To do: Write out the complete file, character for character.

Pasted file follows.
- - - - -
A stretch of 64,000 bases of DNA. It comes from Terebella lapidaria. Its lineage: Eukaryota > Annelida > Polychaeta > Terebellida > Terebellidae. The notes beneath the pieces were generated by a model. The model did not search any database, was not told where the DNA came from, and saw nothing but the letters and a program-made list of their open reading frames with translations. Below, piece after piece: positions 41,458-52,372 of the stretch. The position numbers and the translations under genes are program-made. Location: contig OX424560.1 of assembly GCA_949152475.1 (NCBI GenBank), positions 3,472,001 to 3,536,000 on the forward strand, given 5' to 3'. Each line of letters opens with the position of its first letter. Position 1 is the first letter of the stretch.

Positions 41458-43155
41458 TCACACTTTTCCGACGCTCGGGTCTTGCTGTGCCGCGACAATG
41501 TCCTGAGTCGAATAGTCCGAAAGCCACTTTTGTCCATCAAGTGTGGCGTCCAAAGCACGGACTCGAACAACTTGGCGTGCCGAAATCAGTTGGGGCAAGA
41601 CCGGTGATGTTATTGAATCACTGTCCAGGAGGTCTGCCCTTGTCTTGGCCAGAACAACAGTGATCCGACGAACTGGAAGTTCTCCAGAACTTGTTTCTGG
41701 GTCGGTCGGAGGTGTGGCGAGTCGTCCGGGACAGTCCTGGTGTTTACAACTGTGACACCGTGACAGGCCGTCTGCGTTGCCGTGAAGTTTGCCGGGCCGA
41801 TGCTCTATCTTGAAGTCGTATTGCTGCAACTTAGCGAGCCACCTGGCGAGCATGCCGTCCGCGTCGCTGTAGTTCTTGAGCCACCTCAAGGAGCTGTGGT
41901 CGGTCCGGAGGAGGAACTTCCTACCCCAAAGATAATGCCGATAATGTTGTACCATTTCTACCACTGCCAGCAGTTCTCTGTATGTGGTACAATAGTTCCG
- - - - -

A stretch of 64,000 bases of DNA. It comes from Terebella lapidaria. Its lineage: Eukaryota > Annelida > Polychaeta > Terebellida > Terebellidae. The notes beneath the pieces were generated by a model. The model did not search any database, was not told where the DNA came from, and saw nothing but the letters and a program-made list of their open reading frames with translations. Below, piece after piece: positions 41,458-52,372 of the stretch. The position numbers and the translations under genes are program-made. Location: contig OX424560.1 of assembly GCA_949152475.1 (NCBI GenBank), positions 3,472,001 to 3,536,000 on the forward strand, given 5' to 3'. Each line of letters opens with the position of its first letter. Position 1 is the first letter of the stretch.

Positions 41458-43155
41458 TCACACTTTTCCGACGCTCGGGTCTTGCTGTGCCGCGACAATG
41501 TCCTGAGTCGAATAGTCCGAAAGCCACTTTTGTCCATCAAGTGTGGCGTCCAAAGCACGGACTCGAACAACTTGGCGTGCCGAAATCAGTTGGGGCAAGA
41601 CCGGTGATGTTATTGAATCACTGTCCAGGAGGTCTGCCCTTGTCTTGGCCAGAACAACAGTGATCCGACGAACTGGAAGTTCTCCAGAACTTGTTTCTGG
41701 GTCGGTCGGAGGTGTGGCGAGTCGTCCGGGACAGTCCTGGTGTTTACAACTGTGACACCGTGACAGGCCGTCTGCGTTGCCGTGAAGTTTGCCGGGCCGA
41801 TGCTCTATCTTGAAGTCGTATTGCTGCAACTTAGCGAGCCACCTGGCGAGCATGCCGTCCGCGTCGCTGTAGTTCTTGAGCCACCTCAAGGAGCTGTGGT
41901 CGGTCCGGAGGAGGAACTTCCTACCCCAAAGATAATGCCGATAATGTTGTACCATTTCTACCACTGCCAGCAGTTCTCTGTATGTGGTACAATAGTTCCG